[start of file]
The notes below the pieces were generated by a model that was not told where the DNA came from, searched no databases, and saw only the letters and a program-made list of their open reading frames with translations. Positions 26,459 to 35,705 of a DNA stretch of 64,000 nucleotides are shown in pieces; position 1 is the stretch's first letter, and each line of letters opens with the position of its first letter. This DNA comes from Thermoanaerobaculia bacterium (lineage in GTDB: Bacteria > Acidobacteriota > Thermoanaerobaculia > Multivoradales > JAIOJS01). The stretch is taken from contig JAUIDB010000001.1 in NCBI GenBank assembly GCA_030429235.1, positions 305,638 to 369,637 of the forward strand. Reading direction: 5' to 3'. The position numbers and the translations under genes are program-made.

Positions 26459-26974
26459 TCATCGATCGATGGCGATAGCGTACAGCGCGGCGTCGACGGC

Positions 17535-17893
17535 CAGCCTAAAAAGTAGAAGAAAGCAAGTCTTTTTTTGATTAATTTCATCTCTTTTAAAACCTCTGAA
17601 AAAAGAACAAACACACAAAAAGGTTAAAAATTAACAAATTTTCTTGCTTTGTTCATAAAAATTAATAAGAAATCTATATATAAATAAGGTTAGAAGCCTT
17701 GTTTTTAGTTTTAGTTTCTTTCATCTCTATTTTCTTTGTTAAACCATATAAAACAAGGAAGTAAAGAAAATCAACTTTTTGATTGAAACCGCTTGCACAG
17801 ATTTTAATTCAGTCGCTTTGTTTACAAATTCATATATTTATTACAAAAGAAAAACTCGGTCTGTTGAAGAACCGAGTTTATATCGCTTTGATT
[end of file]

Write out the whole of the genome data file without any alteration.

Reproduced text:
The notes below the pieces were generated by a model that was not told where the DNA came from, searched no databases, and saw only the letters and a program-made list of their open reading frames with translations. Positions 26,459 to 35,705 of a DNA stretch of 64,000 nucleotides are shown in pieces; position 1 is the stretch's first letter, and each line of letters opens with the position of its first letter. This DNA comes from Thermoanaerobaculia bacterium (lineage in GTDB: Bacteria > Acidobacteriota > Thermoanaerobaculia > Multivoradales > JAIOJS01). The stretch is taken from contig JAUIDB010000001.1 in NCBI GenBank assembly GCA_030429235.1, positions 305,638 to 369,637 of the forward strand. Reading direction: 5' to 3'. The position numbers and the translations under genes are program-made.

Positions 26459-26974
26459 TCATCGATCGATGGCGATAGCGTACAGCGCGGCGTCGACGGC

Positions 17535-17893
17535 CAGCCTAAAAAGTAGAAGAAAGCAAGTCTTTTTTTGATTAATTTCATCTCTTTTAAAACCTCTGAA
17601 AAAAGAACAAACACACAAAAAGGTTAAAAATTAACAAATTTTCTTGCTTTGTTCATAAAAATTAATAAGAAATCTATATATAAATAAGGTTAGAAGCCTT
17701 GTTTTTAGTTTTAGTTTCTTTCATCTCTATTTTCTTTGTTAAACCATATAAAACAAGGAAGTAAAGAAAATCAACTTTTTGATTGAAACCGCTTGCACAG
17801 ATTTTAATTCAGTCGCTTTGTTTACAAATTCATATATTTATTACAAAAGAAAAACTCGGTCTGTTGAAGAACCGAGTTTATATCGCTTTGATT